Throughout the Classical Period in the Mediterranean, the Greeks had a profound effect upon many societies that resided in the regions under their control. Many nations who aligned themselves with the Greeks assimilated their societal interactions to those that were more Greek-like. This absorbance of the Greek way of life came to be known as Hellenistic Culture. One civilization that was influenced by the ruling Hellenists was that of the descendants of the Israelites. These people practiced Judaism but based on the transcription of some stories in their bible, called the Septuagint, we can see how Hellenistic culture and the Jews interacted.
By viewing the Book of Esther obtained from the Greek Septuagint, we are able to understand Hellenistic influences on Jewish life in the classical period. What the Greek additions to the story do for us is give us greater detail for the story but also as to how the Hellenist Jews viewed themselves. Addition A gives us some background information about Mordecai. It is very characteristic of the Greeks to give us background about characters instead of diving straight into the story. Another aspect of Greek culture that is added to the Book of Esther is the story going into much greatest detail, specifically in the two letters mentioned in the story, as well as Mordecai and Esther’s prayers to god. If performed in a play-like form, which many Greek dramas were, the addition of the actual letters sent and the prayers would’ve allowed for monologues, which are popular methods of storytelling in Greek theater.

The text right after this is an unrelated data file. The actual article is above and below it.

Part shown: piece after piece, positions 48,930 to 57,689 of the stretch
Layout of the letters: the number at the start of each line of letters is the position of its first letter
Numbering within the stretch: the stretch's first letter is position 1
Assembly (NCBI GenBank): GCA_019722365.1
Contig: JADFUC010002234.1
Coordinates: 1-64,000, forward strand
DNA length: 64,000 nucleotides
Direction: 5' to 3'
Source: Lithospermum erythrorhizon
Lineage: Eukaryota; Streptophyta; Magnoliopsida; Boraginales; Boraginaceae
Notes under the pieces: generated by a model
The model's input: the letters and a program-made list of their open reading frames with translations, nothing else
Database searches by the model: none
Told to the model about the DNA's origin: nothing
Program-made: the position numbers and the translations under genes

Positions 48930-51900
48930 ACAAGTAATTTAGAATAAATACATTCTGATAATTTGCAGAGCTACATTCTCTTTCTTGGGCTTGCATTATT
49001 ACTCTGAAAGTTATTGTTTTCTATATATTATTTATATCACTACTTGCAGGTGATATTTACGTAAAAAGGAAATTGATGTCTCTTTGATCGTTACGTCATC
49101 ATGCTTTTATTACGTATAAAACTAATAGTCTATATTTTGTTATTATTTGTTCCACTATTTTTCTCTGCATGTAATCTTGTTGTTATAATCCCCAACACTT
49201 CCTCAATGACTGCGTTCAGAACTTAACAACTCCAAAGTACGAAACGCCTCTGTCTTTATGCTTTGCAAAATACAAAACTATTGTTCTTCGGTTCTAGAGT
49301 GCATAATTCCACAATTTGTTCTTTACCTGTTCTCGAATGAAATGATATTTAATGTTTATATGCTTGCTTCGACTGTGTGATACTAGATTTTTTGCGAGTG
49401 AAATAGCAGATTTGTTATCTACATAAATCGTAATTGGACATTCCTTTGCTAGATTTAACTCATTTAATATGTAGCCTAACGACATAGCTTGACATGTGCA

Since this text exists in the format it does, we can assume that its intended audience was that of Hellenistic culture, as well as Jewish background. Greeks like things that are Greek, therefore to integrate their society into a more Greek-like way, they must also coalesce their stories to become more Greek. Because of this Greek translation, the people in this society must have already... [continues]
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